We had a tough winter. We spent more time than ever before cuddled up in an ER room watching whatever Disney movie was on the in-hospital. Doctors and nurses would rush in and out. We ate fast food and hospital food.. We coped. Because, this is our life. This is our reality.
We have a routine when we go to the ER. We always stop at a gas station to grab some pop and candy for my husband and make a Starbucks run for me, regardless of the time of day, because we all know no one gets any sleep in an ER.
We know the drill. We have become so accustomed that it fails to register that this is not everyone’s normal. We realized that everyone doesn’t know what food is “good food” from the cafeteria, or that we have a small bag of supplies ready to go so we aren’t throwing things haphazardly into a bag halfway out the door.
But I was recently struck by how a friend, one outside of the world of ERs and hemophilia, saw our life. We were at the ER when she sent me a text message asking if she could bring us a meal and if she could put together a meal train for the next few days. I read the text and showed it to my husband with an almost quizzical response, “Why do we need a meal train? I didn’t just have a baby.” I didn’t respond right away. I waited and thought about it. Eventually, I kindly thanked her and accepted the meal. I explained that this happens all the time and I do not want her to feel burdened by us or that she needed to do this every time we made a trip to the ER. I told her that hospitals, quite possibly, feed us more often than I fed my family.
In spite of my response, she told me how many people wanted to help. In that moment, I learned that just because we hemo moms appear to “have it all together” does not mean we do. The meals that we would have eaten more than likely would have been quick and most likely unhealthy. She gave my family the gift of good meals and me a moment to just breathe. *
I learned that when you take a moment to look over your situation you realize how exhausted you have truly are. Being a mom is hard, but after the ER visits, the doctor visits, paying medical bills, fighting the insurance company, ordering factor (what seems like every day because we run out so quickly), and doing the “normal” kid stuff you are spent.
I learned that you must have good people in your corner! You have to have people like my friend who just said, “I am going to do it anyway.” I know that most people do not understand that the ER is like a second home to us – that we know the nurses and doctors and, although it is terrifying to experience, we walk that road anyway. When we say we are taking our kid to the ER often times people assume that your child is dying. For us, every time could be life threatening, but I understand that it is a whole different ballgame for your average family making their way to the ER. The ER is often times a place of great unknown, and for everyone’s sake try and keep it that way, but hemo moms know the ER as home away from home. You also need to have other bleeding disorder parents who understand in your corner. And if possible, you need to have other bleeding disorder kids be friends with your own little ones. To show off the bruises, the ports, needle sticks, or just to say, “Hey, I have hemophilia too!”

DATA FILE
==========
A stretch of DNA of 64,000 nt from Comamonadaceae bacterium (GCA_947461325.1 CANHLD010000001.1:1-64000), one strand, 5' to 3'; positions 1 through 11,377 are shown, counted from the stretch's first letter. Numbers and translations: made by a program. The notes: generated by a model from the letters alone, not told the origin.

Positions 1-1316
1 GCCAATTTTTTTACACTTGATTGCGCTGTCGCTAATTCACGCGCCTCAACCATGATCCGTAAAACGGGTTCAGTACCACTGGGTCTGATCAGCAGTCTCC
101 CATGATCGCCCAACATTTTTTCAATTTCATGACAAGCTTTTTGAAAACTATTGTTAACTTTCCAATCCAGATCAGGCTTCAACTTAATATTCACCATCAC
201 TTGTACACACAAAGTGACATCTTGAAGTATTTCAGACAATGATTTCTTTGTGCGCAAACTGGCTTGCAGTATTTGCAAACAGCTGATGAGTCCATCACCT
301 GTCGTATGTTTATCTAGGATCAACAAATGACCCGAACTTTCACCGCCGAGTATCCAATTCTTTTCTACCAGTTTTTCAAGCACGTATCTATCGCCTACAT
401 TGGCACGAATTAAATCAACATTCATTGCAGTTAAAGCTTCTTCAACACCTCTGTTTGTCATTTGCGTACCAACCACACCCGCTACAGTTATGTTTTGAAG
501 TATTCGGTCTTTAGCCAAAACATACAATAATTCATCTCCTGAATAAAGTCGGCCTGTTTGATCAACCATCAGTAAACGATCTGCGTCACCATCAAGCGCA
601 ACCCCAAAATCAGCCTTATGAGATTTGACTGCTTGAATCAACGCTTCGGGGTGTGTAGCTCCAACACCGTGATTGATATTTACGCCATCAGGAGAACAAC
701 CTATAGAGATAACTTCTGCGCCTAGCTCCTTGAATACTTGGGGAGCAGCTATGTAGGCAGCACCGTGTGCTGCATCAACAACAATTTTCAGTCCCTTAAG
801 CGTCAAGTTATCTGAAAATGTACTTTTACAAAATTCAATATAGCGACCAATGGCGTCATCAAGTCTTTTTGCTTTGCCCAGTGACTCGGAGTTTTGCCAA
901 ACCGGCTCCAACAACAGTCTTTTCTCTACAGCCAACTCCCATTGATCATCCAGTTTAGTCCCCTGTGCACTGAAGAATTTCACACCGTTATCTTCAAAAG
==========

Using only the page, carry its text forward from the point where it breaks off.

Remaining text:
I recognized that most of my days are spent taking care of others, but that I never really let anyone take care of me. And I certainly never ask any one to take care of me, because I have been so wrapped up in being the one who can handle it all, juggling a million different balls and never letting one slip. But it was so refreshing to let someone else care for us, for me, for just a moment. For someone else to see that this hard stuff and allowing my friends to give a little of themselves went a long way in helping to restore my tired self.
And even though we will spend countless more days in doctors’ offices and the ER, I need to remember that other people are willing to walk alongside us. Even if they do not comprehend the everyday realities, I need to let other people—especially those who understand the life of bleeding disorders—to be strong for me in my times of great weakness.
Find these people, hold onto those people, and remember that they want to help. It may mean a world of difference to you and your family.
Emily Boyer lives with her husband, Geoff, and 4-year-old son, Logan, and infant son, Ryan, in Minnesota.
*Note: “Infusing Love: A Mom’s View,” is a blog collection of personal opinions and a representation of individuals experiences. While extensive efforts are made to ensure accuracy of the content, the blog entries do not represent HFA or its Board of Directors. The blog is also not intended to be construed as medical advice or the official opinion/position of HFA, its staff, or its Board of Directors. Readers are strongly encouraged to discuss their own medical treatment with their healthcare providers.